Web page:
06:25
saying, "I'm here to stay."
06:28
All of a sudden having conversation and communications
06:30
with the estrogens, the progesterones,
06:32
saying, "I'm here to stay, plant me,"
06:34
building this incredible trilinear fetus
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that becomes, within 44 days,
06:39
something that you can recognize,
06:41
and then at nine weeks
06:43
is really kind of a little human being.
06:45
The marvel of this information:
06:47
How do we actually have this biological mechanism
06:49
inside our body
06:51
to actually see this information?
06:53
I'm going to show you something pretty unique.
06:55
Here's a human heart at 25 [weeks].
06:57
It's just basically two strands.
06:59
And like this magnificent origami,
07:01
cells are developing
07:03
at one million cells per second at four weeks,
07:05
as it's just folding on itself.
07:08
Within five weeks, you can start to see the early atrium and the early ventricles.
07:10
Six weeks, these folds are now beginning
07:13
with the papilla on the inside of the heart
07:15
actually being able to pull down
07:17
each one of those valves in your heart
07:19
until you get a mature heart --
07:21
and then basically the development of the entire human body.
07:24
The magic of the mechanisms
07:26
inside each genetic structure
07:28
saying exactly where that nerve cell should go --
07:31
the complexity of these mathematical models
07:34
of how these things are indeed done
07:36
are beyond human comprehension.
07:38
Even though I am a mathematician,
07:40
I look at this with marvel
07:42
of how do these instruction sets
07:44
not make these mistakes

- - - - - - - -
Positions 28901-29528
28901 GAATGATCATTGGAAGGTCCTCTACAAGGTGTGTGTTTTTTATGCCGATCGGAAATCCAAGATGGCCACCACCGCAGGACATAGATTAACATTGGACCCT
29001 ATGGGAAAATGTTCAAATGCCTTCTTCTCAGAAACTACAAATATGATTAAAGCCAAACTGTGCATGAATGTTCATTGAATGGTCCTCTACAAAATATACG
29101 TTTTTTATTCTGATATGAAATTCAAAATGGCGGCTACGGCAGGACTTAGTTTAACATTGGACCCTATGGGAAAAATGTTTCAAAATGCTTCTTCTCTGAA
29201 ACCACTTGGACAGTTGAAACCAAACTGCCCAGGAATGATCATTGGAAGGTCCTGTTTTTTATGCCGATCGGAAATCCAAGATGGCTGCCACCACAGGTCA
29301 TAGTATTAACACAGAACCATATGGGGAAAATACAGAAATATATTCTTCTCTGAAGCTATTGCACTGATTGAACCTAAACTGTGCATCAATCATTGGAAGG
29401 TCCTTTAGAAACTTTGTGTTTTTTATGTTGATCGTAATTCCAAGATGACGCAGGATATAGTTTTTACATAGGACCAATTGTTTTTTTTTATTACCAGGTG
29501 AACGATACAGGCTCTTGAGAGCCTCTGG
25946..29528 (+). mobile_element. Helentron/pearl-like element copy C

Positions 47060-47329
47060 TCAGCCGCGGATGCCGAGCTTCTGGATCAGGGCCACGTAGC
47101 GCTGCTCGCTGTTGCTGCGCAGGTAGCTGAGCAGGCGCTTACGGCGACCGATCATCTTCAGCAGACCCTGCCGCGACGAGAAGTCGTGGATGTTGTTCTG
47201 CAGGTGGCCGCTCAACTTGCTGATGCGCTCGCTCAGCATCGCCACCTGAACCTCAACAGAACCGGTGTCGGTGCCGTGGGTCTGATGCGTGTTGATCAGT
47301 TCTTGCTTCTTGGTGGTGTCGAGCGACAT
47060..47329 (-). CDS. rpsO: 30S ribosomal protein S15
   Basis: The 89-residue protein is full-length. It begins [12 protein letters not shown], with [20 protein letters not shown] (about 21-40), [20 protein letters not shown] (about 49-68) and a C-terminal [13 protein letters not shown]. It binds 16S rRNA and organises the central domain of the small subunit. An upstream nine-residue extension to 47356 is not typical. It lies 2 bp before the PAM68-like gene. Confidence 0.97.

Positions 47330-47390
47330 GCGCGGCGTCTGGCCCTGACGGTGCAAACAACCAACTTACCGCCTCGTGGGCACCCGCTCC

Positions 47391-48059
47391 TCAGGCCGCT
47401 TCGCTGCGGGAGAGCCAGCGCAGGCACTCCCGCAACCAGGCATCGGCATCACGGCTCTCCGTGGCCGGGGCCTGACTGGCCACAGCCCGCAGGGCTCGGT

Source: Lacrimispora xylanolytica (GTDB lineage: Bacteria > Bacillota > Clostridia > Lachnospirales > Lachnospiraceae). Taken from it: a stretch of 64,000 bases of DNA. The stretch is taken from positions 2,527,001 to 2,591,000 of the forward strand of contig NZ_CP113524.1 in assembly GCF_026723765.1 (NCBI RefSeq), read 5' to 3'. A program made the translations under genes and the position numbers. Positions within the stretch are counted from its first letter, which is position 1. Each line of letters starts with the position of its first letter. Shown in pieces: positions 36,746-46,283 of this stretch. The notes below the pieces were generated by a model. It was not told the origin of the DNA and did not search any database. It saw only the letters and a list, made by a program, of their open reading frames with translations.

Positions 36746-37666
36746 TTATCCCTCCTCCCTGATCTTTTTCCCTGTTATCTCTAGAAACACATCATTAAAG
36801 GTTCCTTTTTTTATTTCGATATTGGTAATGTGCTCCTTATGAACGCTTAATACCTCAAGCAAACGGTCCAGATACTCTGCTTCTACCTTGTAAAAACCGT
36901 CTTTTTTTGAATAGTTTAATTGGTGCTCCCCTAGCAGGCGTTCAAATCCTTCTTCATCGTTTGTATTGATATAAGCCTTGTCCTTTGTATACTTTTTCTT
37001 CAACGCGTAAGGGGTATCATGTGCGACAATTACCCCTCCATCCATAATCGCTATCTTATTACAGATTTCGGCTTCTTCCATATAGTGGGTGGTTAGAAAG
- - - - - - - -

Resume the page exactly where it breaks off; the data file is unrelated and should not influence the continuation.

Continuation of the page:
07:47
as they build what is us?
07:49
It's a mystery, it's magic, it's divinity.
07:51
Then you start to take a look at adult life.
07:53
Take a look at this little tuft of capillaries.
07:56
It's just a tiny sub-substructure, microscopic.
07:58
But basically by the time you're nine months and you're given birth,
08:01
you have almost 60,000 miles of vessels
08:05
inside your body.
08:08
I mean, and only one mile is visible.
08:10
59,999 miles
08:12
that are basically bringing nutrients and taking waste away.
08:15
The complexity of building that within a single system
08:18
is, again, beyond any comprehension
08:20
or any existing mathematics today.
08:22
And that instruction set,
08:24
from the brain to every other part of the body --
08:26
look at the complexity of the folding.
08:28
Where does this intelligence
08:30
of knowing that a fold can actually hold more information,
08:32
so as you actually watch the baby's brain grow --
08:34
and this is one of the things that we're doing right now.
08:37
We're actually doing the launch of two new studies
08:39
of actually scanning babies' brains from the moment they're born.
08:41
Every six months until they're six years old --
08:44
we're going to be doing actually to about 250 children --
08:46
watching exactly how the gyri and the sulci of the brains fold
08:49
to see how this magnificent development
08:52
actually turns into memories and the marvel that is us.
08:54
And it's not just our own existence,
08:57
but how does the woman's body understand
08:59
to have genetic structure that not only builds her own,
09:01
but then has the understanding
09:04
that allows her to become
09:06
a walking immunological, cardiovascular system
09:08
that basically is a mobile system
09:11
that can actually nurture, treat this child with a kind of marvel
09:13
that is beyond, again, our comprehension --
09:17
the magic that is existence, that is us?
09:20
Thank you.
09:23
(Applause)
09:25

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Alexander Tsiaras - Medical image maker
Using art and technology, Alexander Tsiaras visualizes the unseen human body.

Why you should listen

Alexander Tsiaras is an artist and technologist whose work explores the unseen human body, developing scientific visualization software to enable him to "paint" the human anatomy using volume data. He's the author of Body Voyage and co-author of Information Architects. Most recently, he is the author of From Conception to Birth: A Life Unfolds and The Architecture and Design of Man and Woman: The Marvel of the Human Body, Revealed.

His latest project is The Visual MD, an online compendium of health visualizations.

The original video is available on TED.com